In this case the analysis is further complicated.  Of the three causes of Ms. Zhang’s ongoing problems, pain, MTBI, and depression, only depression could be said to have been a realistic chance in the absence of the accident.  On the evidence before me I find that, although the accident was a necessary cause of the depression, there was never the less a realistic chance that Ms. Zhang would have suffered a major depression in any event.  That realistic chance must be taken into account in assessing damages…

Given my findings as to the extent of Ms. Zhang’s injuries from the accident a substantial award for non-pecuniary damages is appropriate. As I have already indicated, my task is to make an award of damages which, so far as money is able, will restore Ms. Zhang to her original position.  The evidence before me is that before the accident Ms. Zhang was an outgoing and intelligent person with a positive attitude to life.  She was able to combine long hours of work with numerous activities which gave her pleasure.  She enjoyed walking and socializing with friends.  She and her husband went to movies and went ballroom dancing.  She enjoyed music.  Ms. Zhang and Mr. Chen also had fulfilling marital relations.

All of the above activities have been profoundly affected by the injuries Ms. Zhang suffered in the accident.  Ms. Zhang is no longer outgoing but reclusive.  Most of her energy is devoted to working her shift at Safeway.  At the end of each shift the combination of pain and fatigue preclude her from engaging in social activities.  She can no longer tolerate music.   The couple no longer goes to movies or dancing.  There has been a significant decline in marital relations.  While some of these outcomes are undoubtedly related to Ms. Zhang’s ongoing depressive symptoms, they are largely the result of the other injuries suffered in the accident.  Taking into account the impact of these injuries on Ms. Zhang’s life while at the same time recognizing the realistic chance that Ms. Zhang would have had to cope with depression in any event, I award non-pecuniary damages of $125,000.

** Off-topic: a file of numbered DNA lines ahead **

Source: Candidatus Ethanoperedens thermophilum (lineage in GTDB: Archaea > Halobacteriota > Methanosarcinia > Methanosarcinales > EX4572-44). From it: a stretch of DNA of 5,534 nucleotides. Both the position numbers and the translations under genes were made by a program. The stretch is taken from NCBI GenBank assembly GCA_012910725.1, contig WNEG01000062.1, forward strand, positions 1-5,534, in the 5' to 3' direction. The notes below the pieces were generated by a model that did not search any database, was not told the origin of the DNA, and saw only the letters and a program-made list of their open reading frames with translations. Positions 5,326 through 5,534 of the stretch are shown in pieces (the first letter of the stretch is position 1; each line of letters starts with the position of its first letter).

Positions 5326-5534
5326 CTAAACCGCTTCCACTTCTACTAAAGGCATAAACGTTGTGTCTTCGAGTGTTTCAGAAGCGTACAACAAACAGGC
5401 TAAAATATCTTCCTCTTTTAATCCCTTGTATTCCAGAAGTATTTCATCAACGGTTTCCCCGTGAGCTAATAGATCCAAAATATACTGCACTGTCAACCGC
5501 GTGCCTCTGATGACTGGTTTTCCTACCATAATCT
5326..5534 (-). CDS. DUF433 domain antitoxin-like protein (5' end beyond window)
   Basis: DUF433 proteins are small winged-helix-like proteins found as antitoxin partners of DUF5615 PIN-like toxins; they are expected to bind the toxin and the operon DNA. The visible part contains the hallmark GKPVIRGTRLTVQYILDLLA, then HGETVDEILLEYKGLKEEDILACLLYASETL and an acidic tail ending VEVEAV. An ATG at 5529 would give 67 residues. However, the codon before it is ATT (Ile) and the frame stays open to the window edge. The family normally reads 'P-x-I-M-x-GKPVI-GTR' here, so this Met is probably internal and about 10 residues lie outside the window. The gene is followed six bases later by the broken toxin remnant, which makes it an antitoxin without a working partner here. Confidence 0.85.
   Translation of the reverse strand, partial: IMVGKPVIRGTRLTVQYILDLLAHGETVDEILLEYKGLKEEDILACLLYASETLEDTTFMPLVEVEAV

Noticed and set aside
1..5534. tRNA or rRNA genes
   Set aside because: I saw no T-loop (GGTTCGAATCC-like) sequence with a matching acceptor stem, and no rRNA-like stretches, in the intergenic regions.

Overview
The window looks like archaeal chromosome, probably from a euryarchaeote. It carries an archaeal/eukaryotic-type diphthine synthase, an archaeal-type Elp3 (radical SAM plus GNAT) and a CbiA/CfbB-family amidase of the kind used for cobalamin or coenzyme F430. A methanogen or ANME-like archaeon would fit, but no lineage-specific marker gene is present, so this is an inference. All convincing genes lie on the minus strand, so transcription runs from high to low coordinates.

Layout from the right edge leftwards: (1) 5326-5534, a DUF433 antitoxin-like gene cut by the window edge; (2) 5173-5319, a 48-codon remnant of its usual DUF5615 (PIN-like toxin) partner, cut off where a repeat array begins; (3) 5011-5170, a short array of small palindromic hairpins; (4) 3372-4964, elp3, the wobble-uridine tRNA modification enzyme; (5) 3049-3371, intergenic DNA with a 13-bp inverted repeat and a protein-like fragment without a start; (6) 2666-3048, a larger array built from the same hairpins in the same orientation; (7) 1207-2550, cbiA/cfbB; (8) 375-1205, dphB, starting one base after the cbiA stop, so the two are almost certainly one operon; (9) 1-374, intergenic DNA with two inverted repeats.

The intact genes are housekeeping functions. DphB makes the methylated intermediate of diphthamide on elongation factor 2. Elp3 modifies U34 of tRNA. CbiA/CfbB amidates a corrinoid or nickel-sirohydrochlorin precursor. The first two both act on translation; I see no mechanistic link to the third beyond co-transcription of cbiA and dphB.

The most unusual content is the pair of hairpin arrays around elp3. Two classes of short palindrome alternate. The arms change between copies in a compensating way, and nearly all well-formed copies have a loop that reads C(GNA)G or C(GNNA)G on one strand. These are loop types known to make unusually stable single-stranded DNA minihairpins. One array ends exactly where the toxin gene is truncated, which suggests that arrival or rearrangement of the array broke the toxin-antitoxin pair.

One other interesting part of this case is the Court’s discussion of the various experts called at trial.  Many expert physicians testified for the Plaintiff and the Defence with substantially differing views of the cause and extent of the Plaintiff’s injuries.  This is often the case in serious ICBC injury claims.

When experts are retained by ICBC in Injury Cases they are permitted to charge for their services. As I have previously posted, ‘independent’ medical examinations can be a lucrative trade for doctors.   When experts are retained to testify at trial, however, their duty is to the court to give fair and impartial evidence, not to advocate for the side that hired them.  Occasionally expert witnesses stray from this duty and give ‘partisan’ evidence.

This duty has been recognized in the common law and now the New BC Supreme Court Rules have been amended to require doctors to certify that they understand this duty, specifically Rule 11-2 of the New Rules states as follows:

Duty of expert witness

(1) In giving an opinion to the court, an expert appointed under this Part by one or more parties or by the court has a duty to assist the court and is not to be an advocate for any party.

Advice and certification

(2) If an expert is appointed under this Part by one or more parties or by the court, the  expert must, in any report he or she prepares under this Part, certify that he or she